I came across an interesting article in Medical News Today that asks the question: Does the menstrual cycle affect sporting performance?
Earlier this year, when British tennis player Heather Watson was defeated in the first round of the Australian Open, she attributed her performance to “girl things,” causing her to experience dizziness, nausea and fatigue as she attempted to play.
Annabel Croft, a former tennis player, told the BBC that Watson’s openness was “brave” and that “women do suffer in silence on this subject. It has always been a taboo subject.”
Croft considers the impact of the menstrual cycle on sporting performance to be “the last taboo” in sports, yet others downplay its influence. British runner Paula Radcliffe currently holds the world record for the women’s marathon and she broke the existing record at the start of her period.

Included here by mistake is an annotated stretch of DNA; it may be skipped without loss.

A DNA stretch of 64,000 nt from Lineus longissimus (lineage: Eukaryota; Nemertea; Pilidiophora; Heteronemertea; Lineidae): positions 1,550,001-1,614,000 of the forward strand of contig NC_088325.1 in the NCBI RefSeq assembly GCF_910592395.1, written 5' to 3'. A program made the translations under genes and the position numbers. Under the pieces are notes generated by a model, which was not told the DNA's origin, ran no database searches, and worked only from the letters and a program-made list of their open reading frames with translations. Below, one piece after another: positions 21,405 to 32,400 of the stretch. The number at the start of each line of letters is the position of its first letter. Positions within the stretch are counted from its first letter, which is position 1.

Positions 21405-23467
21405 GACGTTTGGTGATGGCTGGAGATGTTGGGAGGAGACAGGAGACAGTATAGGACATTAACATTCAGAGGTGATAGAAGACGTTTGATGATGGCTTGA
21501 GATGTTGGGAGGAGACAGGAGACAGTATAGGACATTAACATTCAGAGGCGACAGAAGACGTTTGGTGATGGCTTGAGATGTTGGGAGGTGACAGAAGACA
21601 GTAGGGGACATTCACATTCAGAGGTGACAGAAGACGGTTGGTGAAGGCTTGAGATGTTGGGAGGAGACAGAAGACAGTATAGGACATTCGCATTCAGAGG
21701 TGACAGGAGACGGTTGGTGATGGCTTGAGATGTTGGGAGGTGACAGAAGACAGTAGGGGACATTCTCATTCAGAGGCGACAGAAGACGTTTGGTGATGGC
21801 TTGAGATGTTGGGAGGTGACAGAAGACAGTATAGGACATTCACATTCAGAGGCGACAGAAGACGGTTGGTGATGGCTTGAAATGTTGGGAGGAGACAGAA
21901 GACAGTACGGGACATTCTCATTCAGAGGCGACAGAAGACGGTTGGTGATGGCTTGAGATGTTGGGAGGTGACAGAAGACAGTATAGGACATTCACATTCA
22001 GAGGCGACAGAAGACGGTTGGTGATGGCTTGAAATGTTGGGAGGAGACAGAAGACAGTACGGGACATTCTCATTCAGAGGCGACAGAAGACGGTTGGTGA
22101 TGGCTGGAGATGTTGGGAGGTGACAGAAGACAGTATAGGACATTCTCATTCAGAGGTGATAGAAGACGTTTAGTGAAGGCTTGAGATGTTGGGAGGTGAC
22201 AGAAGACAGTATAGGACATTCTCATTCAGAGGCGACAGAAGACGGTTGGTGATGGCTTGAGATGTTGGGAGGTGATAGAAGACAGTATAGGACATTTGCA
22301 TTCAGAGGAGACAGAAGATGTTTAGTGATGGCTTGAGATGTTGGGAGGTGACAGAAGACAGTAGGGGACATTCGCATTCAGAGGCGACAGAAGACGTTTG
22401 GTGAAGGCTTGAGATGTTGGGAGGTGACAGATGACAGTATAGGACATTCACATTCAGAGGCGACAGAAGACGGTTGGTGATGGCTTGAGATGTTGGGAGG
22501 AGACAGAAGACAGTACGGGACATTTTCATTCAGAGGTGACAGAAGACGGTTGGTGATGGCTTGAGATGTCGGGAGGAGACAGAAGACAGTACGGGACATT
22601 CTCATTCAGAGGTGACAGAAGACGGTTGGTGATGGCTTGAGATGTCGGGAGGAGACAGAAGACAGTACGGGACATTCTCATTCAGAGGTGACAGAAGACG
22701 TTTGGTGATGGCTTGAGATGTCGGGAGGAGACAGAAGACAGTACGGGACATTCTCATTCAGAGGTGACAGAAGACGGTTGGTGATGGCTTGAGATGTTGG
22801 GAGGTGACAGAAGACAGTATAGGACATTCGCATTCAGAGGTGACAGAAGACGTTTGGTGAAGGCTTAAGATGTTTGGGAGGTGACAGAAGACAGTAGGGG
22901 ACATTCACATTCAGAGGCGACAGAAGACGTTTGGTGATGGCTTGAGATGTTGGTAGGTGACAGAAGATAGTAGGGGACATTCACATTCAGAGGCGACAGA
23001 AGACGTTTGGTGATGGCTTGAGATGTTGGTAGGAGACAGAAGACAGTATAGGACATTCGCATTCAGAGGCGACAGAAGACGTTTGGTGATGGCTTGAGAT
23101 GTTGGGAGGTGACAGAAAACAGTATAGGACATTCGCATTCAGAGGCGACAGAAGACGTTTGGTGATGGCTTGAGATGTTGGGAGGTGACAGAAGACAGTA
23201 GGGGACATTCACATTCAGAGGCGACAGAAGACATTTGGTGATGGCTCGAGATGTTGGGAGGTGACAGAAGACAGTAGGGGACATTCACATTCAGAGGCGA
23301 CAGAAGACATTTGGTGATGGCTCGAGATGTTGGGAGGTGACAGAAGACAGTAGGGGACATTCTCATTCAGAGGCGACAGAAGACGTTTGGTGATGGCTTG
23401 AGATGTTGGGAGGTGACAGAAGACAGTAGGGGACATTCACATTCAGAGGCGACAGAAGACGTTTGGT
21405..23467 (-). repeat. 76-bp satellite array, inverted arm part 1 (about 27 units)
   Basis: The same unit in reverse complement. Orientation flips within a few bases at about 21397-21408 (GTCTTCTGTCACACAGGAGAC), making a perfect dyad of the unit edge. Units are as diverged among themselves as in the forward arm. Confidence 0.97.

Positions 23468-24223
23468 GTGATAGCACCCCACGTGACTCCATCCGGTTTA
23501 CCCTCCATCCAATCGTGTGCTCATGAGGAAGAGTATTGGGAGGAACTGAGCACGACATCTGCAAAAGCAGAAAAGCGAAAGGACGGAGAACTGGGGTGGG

“I broke the world record so it can’t be that much of a hindrance,” she told the BBC, “but undoubtedly that’s why I had a cramped stomach in the final third of the race and didn’t feel as comfortable as I could’ve done.” (Read more.)
The piece goes on to investigate to what extent the menstrual cycle might be capable of affecting performance, as well as looking at ways to lessen the possibility of negative impact.
For more about Heather Watson and her interview with CNN check out this link.